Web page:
- Do get a good coach, one who is flexible, encouraging, and experienced in dealing with seniors. Many gyms offer this for free.
- A seniors-only class may hold you back. You want to see others at the same stage as yourself, of course, but you also want to see how people who are farther along, to get their encouragement, comradeship and advice.
- Ideally, get in with a mixed bunch. A mixed group aren’t hyper-ripped gym rats any more than you are. Gives you something to talk about as well.
- You will probably discover that you do some things just as well as people who are much younger. That will encourage you to push a little harder than you might if you were only comparing yourself to other seniors.
- Understand you are dealing both with age and the effects of being sedentary. They are different. You need to restore balance as well as gain strength, though you end up doing them at the same time.
- Don’t focus on how you look. There is no one single body type for exercise success. If you need to lose weight, fine. You will. But that’s not the main goal. Fitness is the goal. Embrace the feeling of health and strength it brings. It is liberating.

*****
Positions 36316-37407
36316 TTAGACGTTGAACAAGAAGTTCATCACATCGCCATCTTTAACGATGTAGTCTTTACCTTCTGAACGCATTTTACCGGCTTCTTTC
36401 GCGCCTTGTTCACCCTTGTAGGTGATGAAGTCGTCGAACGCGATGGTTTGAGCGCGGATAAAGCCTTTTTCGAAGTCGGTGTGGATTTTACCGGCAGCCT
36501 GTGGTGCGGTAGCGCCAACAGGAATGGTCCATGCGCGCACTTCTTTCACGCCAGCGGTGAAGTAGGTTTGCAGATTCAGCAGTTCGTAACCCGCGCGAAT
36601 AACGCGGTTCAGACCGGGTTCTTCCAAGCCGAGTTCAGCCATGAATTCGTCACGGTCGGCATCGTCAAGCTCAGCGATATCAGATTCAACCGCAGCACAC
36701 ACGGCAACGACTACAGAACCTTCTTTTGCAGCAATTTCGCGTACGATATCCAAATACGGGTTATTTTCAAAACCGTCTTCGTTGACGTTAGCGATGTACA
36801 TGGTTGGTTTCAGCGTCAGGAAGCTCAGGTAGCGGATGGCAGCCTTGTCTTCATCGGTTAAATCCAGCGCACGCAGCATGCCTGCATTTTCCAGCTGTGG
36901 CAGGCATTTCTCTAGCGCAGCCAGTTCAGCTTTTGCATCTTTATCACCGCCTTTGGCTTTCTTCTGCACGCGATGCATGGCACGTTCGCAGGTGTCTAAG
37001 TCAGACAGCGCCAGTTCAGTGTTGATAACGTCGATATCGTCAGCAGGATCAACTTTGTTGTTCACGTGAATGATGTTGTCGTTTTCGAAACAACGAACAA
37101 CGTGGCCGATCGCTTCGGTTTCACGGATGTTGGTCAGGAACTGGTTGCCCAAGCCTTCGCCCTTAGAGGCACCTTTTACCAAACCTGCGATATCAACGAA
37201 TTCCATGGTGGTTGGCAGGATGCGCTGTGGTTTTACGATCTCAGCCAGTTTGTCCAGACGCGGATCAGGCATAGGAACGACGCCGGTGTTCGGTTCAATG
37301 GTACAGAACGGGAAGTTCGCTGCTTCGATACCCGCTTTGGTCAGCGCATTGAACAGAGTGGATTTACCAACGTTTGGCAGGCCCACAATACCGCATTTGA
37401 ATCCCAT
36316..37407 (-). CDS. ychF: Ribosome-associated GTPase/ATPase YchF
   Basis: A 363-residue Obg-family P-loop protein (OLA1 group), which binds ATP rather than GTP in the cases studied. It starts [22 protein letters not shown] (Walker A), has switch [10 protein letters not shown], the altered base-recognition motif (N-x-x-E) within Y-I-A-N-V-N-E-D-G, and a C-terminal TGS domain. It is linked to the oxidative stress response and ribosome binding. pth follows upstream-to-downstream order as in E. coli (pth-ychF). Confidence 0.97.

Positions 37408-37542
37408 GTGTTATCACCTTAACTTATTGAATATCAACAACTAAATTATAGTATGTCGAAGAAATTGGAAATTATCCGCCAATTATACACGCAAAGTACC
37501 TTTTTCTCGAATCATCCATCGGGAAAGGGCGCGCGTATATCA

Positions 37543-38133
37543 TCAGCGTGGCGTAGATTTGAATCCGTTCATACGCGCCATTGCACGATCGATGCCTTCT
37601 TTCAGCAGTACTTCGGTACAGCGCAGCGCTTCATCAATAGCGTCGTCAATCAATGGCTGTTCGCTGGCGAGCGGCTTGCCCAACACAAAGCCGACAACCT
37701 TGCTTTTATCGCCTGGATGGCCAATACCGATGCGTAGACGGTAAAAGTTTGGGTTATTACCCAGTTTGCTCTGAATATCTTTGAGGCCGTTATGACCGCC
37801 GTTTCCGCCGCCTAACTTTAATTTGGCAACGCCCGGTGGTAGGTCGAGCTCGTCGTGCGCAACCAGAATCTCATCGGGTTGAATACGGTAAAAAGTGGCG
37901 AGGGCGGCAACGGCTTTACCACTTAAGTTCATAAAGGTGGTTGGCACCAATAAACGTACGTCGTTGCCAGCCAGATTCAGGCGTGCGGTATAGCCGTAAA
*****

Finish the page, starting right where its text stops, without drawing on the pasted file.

As a senior, you can indeed make remarkable gains in fitness and revel in the invigorating, even rejuvenating sense of feeling strong and active. Don’t expect to gain fitness or strength as fast as you did when you were younger, but don’t worry about it.
As long as you are committed, the improvements will happen.
Photo credits by: silversneakers.com and FL Running and Tri
Timothy Niedermann is a professional editor, who over his career has dealt with a wide variety of subject matter—including international law and public policy as well as general fiction and non-fiction. He has also taught writing at Yale and McGill. A native of the state of Connecticut, Niedermann moved to Montreal in 1999. He reviews books for the Montreal Review of Books and the Ottawa Review of Books. A graduate of Kenyon College, Mr. Niedermann also attended the University of Freiburg in Germany and holds a J.D. from Case Western Reserve University Law School. He recently published his first novel, Wall of Dust, with Deux Voiliers Publishing.